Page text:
A NEW highly addictive drug used in Britain by clubbers and gay men is becoming a global problem, according to a United Nations report published today.
The huge increase in use of methamphetamine - crystal meth - is being helped by lax restrictions on the chemicals used to manufacture it. People who take it can experience a ten-hour high and increased sexual arousal.
Professor Hamid Ghodse, president of a United Nations drug control agency, said: If I want to pick on one major drug problem pandemic today, it is methamphetamine.
It has not yet affected that much of Western European countries and the UK but, as we know, as drug misuse occurs in North America, sooner or later it gets here.
Methamphetamine is todays problem drug. We think that it is extremely worrying.
We are trying to encourage governments to focus on the precursor chemicals used in the drugs manufacture, so that we can try to prevent any wider abuse of methamphetamine.
The drug is known by various names, including ice, meth, tina and Nazi crank. It was first developed in 1919 and used by troops to keep awake. It was rumoured that Hitler injected it twice a day, hence the name Nazi crank.
Introducing the annual report of the UNs International Narcotics Control Board, Professor Ghodse said that crystal meth was now regarded as the No 1 drug problem in North America. He said that the extent of its use in Britain was hidden by the fact that seizures and arrests were included in figures for amphetamines.
Statistics for the amount of crystal meth seized by police and Customs are not collected separately. The Home Office has been alerted to the emerging trend. In November Charles Clarke, the Home Secretary, ordered an early warning system to be put in place to determine whether the use of crystal meth was spreading and that drug deaths should be monitored to see whether they were linked with it.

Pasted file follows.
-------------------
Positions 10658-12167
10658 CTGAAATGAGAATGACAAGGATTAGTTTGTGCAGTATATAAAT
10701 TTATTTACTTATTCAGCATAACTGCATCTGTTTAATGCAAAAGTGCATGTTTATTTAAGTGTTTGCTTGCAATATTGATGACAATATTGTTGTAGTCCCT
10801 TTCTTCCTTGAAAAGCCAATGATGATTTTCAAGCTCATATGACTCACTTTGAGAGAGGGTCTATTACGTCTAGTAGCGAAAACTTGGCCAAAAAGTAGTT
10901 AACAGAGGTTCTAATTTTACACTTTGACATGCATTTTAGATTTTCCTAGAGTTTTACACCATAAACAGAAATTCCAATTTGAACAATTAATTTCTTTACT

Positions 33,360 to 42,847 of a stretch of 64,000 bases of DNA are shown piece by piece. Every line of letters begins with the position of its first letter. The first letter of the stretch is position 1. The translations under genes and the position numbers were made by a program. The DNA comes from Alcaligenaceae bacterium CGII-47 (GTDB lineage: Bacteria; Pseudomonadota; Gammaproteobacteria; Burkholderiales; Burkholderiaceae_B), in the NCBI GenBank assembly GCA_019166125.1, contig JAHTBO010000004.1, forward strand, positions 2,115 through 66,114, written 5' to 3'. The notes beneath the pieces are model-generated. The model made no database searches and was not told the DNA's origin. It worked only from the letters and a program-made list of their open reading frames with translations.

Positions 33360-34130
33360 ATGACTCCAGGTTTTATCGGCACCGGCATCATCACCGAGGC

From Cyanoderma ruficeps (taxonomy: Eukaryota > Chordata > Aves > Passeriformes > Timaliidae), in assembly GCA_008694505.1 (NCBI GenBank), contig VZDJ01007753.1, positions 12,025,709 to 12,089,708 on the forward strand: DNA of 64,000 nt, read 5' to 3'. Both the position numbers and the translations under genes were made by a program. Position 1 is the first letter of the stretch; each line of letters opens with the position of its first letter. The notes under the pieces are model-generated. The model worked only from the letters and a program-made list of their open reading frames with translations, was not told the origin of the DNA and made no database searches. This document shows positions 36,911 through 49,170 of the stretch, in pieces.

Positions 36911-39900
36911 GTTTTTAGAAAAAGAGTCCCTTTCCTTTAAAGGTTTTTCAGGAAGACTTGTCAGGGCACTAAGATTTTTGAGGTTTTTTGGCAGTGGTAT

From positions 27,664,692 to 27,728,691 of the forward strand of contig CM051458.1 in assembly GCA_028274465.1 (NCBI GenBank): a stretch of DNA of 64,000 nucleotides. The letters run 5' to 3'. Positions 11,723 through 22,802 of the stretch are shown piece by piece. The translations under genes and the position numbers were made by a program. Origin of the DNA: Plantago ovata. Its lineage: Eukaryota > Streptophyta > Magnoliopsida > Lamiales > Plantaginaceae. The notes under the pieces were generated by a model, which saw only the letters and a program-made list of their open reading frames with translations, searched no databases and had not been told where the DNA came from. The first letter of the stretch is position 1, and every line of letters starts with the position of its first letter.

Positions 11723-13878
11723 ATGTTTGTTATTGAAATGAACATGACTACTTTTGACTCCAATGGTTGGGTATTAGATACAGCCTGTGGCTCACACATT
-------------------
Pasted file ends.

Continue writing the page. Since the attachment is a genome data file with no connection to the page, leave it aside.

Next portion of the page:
Customs will send all seizures of odourless white powders to forensic labs for analysis and new mental patients with drug problems will be tested to see if they have taken crystal meth.
In November the Governments Advisory Council on Drugs Misuse advised against reclassifying it from Class B to Class A because it could have the unintended consequence of engendering interest among potential users.
The UN report also highlights figures showing that Britons are the highest users of cocaine and big users of cannabis. A report published last November found that 6.8 per cent of adults admitted that they had tried cocaine, compared with 4.9 per cent of Spaniards, the second-largest proportion.
Deaths from cocaine abuse in Britain have reached the highest level since the Government started keeping records. The number of fatalities linked to cocaine abuse almost doubled over four years, to 147 in 2004.
Britain is top of the European league table for cocaine abuse and is fast approaching levels seen in America, the EUs drug agency said last year.
Todays UN report also highlights that drug cartels and suppliers are increasingly using the postal system to smuggle narcotics into Britain.
There has also been a growth in illegal internet suppliers in South-East Asian countries such as Thailand, which sell and send by post restricted medicines, including the sedative diazepam.
Richard Ford for The Times (UK)
1st March 2006
(Original article no longer available)